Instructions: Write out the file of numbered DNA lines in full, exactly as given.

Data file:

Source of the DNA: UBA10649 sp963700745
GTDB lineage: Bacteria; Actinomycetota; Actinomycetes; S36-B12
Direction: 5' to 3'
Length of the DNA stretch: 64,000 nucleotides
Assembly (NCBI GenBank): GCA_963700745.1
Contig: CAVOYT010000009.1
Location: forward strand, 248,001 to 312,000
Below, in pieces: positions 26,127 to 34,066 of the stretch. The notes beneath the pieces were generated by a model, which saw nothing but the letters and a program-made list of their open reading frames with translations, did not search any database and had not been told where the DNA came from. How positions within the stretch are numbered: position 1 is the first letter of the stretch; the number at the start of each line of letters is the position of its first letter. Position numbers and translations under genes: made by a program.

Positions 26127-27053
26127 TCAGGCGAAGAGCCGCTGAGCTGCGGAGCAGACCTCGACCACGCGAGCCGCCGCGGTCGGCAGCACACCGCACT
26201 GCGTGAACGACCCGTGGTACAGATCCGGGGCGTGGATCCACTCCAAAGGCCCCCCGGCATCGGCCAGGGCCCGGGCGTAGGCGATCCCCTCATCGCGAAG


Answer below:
Source of the DNA: UBA10649 sp963700745
GTDB lineage: Bacteria; Actinomycetota; Actinomycetes; S36-B12
Direction: 5' to 3'
Length of the DNA stretch: 64,000 nucleotides
Assembly (NCBI GenBank): GCA_963700745.1
Contig: CAVOYT010000009.1
Location: forward strand, 248,001 to 312,000
Below, in pieces: positions 26,127 to 34,066 of the stretch. The notes beneath the pieces were generated by a model, which saw nothing but the letters and a program-made list of their open reading frames with translations, did not search any database and had not been told where the DNA came from. How positions within the stretch are numbered: position 1 is the first letter of the stretch; the number at the start of each line of letters is the position of its first letter. Position numbers and translations under genes: made by a program.

Positions 26127-27053
26127 TCAGGCGAAGAGCCGCTGAGCTGCGGAGCAGACCTCGACCACGCGAGCCGCCGCGGTCGGCAGCACACCGCACT
26201 GCGTGAACGACCCGTGGTACAGATCCGGGGCGTGGATCCACTCCAAAGGCCCCCCGGCATCGGCCAGGGCCCGGGCGTAGGCGATCCCCTCATCGCGAAG